What Is The Need Of Integrating EPOS With Your Back-End Accounting Software 13Apr

What Is The Need Of Integrating EPOS With Your Back-End Accounting Software

The objective of integration is to use same datafiles for multiple systems. Your POS is helping a customer`s purchase and record individual sales. These sales combine to form your complete day by day sales. For the most part, these daily sales are then "dropped" into your accounting software. Your accounting software probably won`t separate sales on a value-based level, yet they will have ledger entries for a particular week`s sales or day’s sales.

There are many key POS software features to think about while evaluating systems, but many tend to gloss overt he benefit of a strong integration with your accounting system. It`s important to think about whether the POS system you are looking for can integrate with your present system, or if you may need to consider a fully integrated solution. In any case, POS and backend accounting have similar but distinct functions that together, can help your retail business run much smoother.

Eliminate Manual Entry

A huge benefit of software integration is the ability for data to be transferred, and accordingly avoid from entering the same data twice. A case of entering data twice would be having a handful of transactions go through on your POS system, and toward the day`s end, having to manually enter in every transaction into your back-end accounting system.

In a POS, you`re processing many every day transactions. Basically, it would be very time consuming to record all of these transactions into your back-end accounting system. In fact, some book keepers may become lazy and decide that it isn`t important to record these transactions in the back-end accounting, simply due to time constraint. They may take an alternate way, such as only inputting every day or weekly sale figures. This leaves your general accounting records not as complete as possible.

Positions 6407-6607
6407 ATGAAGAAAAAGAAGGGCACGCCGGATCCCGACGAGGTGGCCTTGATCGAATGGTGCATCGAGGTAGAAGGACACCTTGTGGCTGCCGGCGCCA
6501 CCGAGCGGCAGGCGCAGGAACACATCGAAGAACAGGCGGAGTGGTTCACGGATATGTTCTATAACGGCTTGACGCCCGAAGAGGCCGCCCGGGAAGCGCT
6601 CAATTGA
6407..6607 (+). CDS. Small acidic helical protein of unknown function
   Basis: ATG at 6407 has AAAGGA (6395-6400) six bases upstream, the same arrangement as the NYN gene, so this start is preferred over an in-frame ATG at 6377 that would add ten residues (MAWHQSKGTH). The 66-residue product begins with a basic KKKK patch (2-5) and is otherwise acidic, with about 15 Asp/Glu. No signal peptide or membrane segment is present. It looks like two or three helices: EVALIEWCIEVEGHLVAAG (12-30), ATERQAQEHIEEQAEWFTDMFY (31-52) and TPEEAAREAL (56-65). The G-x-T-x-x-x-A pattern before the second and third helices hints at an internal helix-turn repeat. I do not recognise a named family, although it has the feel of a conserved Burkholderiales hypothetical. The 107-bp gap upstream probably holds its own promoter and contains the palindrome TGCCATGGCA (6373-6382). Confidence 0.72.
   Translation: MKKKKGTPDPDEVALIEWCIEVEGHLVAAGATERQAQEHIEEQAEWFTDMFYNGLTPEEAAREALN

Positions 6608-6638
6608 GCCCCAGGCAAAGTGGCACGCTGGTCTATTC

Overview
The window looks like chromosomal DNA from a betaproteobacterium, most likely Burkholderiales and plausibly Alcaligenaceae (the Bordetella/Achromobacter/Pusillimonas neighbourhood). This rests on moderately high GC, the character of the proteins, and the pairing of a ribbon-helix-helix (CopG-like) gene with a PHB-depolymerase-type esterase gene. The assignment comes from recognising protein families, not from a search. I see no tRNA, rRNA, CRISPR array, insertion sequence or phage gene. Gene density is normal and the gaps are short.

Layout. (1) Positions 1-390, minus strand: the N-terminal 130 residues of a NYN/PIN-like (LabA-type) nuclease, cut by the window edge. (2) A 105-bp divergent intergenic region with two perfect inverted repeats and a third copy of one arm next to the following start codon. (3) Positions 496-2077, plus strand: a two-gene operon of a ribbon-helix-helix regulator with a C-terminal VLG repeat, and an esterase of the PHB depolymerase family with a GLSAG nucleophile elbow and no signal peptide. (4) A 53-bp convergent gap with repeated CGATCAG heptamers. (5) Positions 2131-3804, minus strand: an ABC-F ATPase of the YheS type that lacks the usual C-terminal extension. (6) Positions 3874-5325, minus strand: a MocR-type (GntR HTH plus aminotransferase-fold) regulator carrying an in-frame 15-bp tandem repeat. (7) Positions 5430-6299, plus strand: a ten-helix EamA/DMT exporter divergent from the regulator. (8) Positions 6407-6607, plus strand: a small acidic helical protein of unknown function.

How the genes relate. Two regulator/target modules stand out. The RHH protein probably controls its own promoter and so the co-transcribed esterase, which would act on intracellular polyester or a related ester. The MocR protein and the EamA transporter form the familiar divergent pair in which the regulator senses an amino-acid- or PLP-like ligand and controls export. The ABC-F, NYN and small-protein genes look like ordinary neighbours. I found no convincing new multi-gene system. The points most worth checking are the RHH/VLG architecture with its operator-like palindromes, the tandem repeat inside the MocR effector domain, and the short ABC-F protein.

Match Credit Card Payments

A benefit of most POS systems is the capacity to process credit card sales. A few POS hardware will have credit card scanners built in, while others will allow you to input a sale as either "cash" or "credit", and use a3rd party CC reader that has been detached from the EPOS system or cash register. In the last scenario, it becomes vital that your inputted CC deals on the POS are matching the CC payments that are handled on your CC reader. Over all that, you`ll need to record credit card sales in your accounting software separately from your cash sales, and need to guarantee the right figures are being sent over.

Sending these every daily credit card reports is a common transaction however it becomes vital that any POS stores are coinciding with actual bank deposits. An ongoing Accountex report gave a model that many retailers could go over: A merchant service in a POS may choose to cut off credit card charges before the close of business for the day. This means any amount that is deposited won`t combine up with any bank deposit that would be made. Another example given was how the merchant service provider may take fees that are owed to them out of your deposit, instead of letting you a chance to deposit the gross sale amount and letting you a chance to pay the fees in a separate transaction.

Sync Customers and Their Balances

A large amount of POS systems can allow you to follow those two customers just as a customer balance. Ordinarily this information is found in the AR part of your accounting program, as businesses will track funds paid and funds owed. In a situation without any POS set up, you may receive a sales order from a customer. You`ll record the sales data in the customer record and process any payment (or issue any receipt) in the AR module. In a POS, this transaction can be handled much quicker. When you think most retail transactions, you consider quick sales of sundries, where there isn`t time (or a need) to match the sale of the particular item to a customer account.

With repeat customers, or with allowing customers to open records with you, it starts to make sense to store data on customers and pair up their transactions with their customer document. Given that POS transactions will have much more action or volume in them, the AR becomes a more clean and condensed place for you to look for and gather specific customer’s purchases.